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  #1  
Old 03-27-2009, 03:59 PM
TTPRODR TTPRODR is offline
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cow manure for fertlizing

i read in a news clip someone saying dry cow manure in a spreader is the best for fertilizing in the green world.any suggestions or opinions?
i have a cow farm not too far from my home that you get to pick as much as u want for free.
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  #2  
Old 03-27-2009, 05:00 PM
ED'S LAWNCARE ED'S LAWNCARE is offline
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I don't know too much about it but I go get a couple of dump trailer loads for my veg garden. Last year I had tomatoes that reached 2lbs and a watermelon that weighed 53lbs, just about all my cantaloupes avg 8-9 lbs. It was a good crop. I was going to go today to get some but it is pouring.
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Old 03-27-2009, 05:09 PM
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Duffster Duffster is offline
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I grew up on a dairy farm so I know a little about chit

I am not sure how you would spread it on a lawn without drying and shredding or composting it
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Old 03-27-2009, 06:09 PM
Pistol Pistol is offline
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Oh that's a bunch of crap! LOL

Does it not need to be composted?
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Old 03-27-2009, 06:16 PM
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Duffster Duffster is offline
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Quote:
Originally Posted by Pistol View Post
Oh that's a bunch of crap! LOL

Does it not need to be composted?
No

But your homeowner would probably prefer it to be
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Old 03-27-2009, 08:01 PM
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cgaengineer cgaengineer is offline
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Horse manure for some reason is supposed to have higher N content according to my composting book an around here you can get all the aged horse manure you want for free. I was thinking about getting a few truck loads. I am thinking aged means dry and well broken down.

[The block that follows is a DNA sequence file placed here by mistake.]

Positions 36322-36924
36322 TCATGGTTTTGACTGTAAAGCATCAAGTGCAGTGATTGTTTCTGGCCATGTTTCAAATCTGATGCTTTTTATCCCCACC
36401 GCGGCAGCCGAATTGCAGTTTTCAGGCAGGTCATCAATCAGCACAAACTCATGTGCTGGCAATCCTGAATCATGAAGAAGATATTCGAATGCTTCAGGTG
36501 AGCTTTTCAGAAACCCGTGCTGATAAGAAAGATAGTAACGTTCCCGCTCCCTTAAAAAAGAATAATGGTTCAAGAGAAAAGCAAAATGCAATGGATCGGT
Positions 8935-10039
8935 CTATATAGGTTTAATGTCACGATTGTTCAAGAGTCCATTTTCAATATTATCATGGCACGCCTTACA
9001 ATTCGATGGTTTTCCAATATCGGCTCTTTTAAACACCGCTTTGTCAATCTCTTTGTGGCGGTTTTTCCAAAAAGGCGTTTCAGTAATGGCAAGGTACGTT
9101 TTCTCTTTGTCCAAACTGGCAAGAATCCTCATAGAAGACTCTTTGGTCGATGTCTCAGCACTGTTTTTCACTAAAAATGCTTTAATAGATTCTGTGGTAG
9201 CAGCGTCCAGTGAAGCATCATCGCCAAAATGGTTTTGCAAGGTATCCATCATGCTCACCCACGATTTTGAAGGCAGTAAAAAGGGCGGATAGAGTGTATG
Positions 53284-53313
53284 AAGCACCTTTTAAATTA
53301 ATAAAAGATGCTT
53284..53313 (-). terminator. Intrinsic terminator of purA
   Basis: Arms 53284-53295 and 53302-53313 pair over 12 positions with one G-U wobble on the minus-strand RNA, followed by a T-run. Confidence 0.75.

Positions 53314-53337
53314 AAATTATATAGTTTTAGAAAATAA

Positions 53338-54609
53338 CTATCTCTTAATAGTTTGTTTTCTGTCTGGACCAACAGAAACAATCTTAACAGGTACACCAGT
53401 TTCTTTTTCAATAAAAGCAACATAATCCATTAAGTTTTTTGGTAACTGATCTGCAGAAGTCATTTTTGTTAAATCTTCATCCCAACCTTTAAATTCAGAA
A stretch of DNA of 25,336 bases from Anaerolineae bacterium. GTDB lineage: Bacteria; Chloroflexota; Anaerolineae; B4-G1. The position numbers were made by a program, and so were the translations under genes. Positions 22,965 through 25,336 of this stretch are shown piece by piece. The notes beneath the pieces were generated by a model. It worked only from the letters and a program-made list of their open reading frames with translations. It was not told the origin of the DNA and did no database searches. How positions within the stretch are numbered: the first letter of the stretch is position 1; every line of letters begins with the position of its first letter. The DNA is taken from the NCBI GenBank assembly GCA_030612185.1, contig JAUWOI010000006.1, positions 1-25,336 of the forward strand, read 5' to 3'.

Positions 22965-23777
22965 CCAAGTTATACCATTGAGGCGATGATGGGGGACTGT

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Old 03-27-2009, 08:04 PM
Smallaxe Smallaxe is offline
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People around here just make tea out of it raw. Then do a drench for lawns or gardens.
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Old 03-28-2009, 01:32 PM
cudaclan cudaclan is offline
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Should there be a concern for weed seeds germinating? Cows have four stomach chambers to "re-digest" and brake-down intake. With that much "composting", I would assume it is a better product. Horse do not share the same anatomy. This does not take in account the hormones and "fortified" feed that they are fed. And to think milorginite is a beneficial product. Well composted (dry) and aged manure, definitely.
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Old 03-28-2009, 03:07 PM
Pistol Pistol is offline
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More Compost Sourcing Questions

The saga continues:
Chapter 1 - Leaf compost - $19/cu yd - I think it was in a compost pile for 10 days and no screening - a mess to say the least

Chapter 2 - Good looking certified compost from a company called McGill - bought a cu. yd. through a reseller for $25 (McGill's min. is 50 cu. yds). Good product - high price - $100+ to deliver up to 40 cu. yds

Chapter 3 - Wallace Farm compost http://www.wallacefarmproducts.com/home
$17/cu yd / web site says lots of diff. inputs, but the analysis sheet says manure compost. I'm trying to find out exactally what is in it (or does it really matter?) I have attached a copy of the analysis - how does it look? They are about an hour away- getting delivery costs from them.

Pistol
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File Type: pdf Manure-WFCO-F09063-6004-1.pdf (17.9 KB, 16 views)
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Old 03-28-2009, 03:09 PM
Pistol Pistol is offline
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The previous post was supposed to be a new thread - sorry all.
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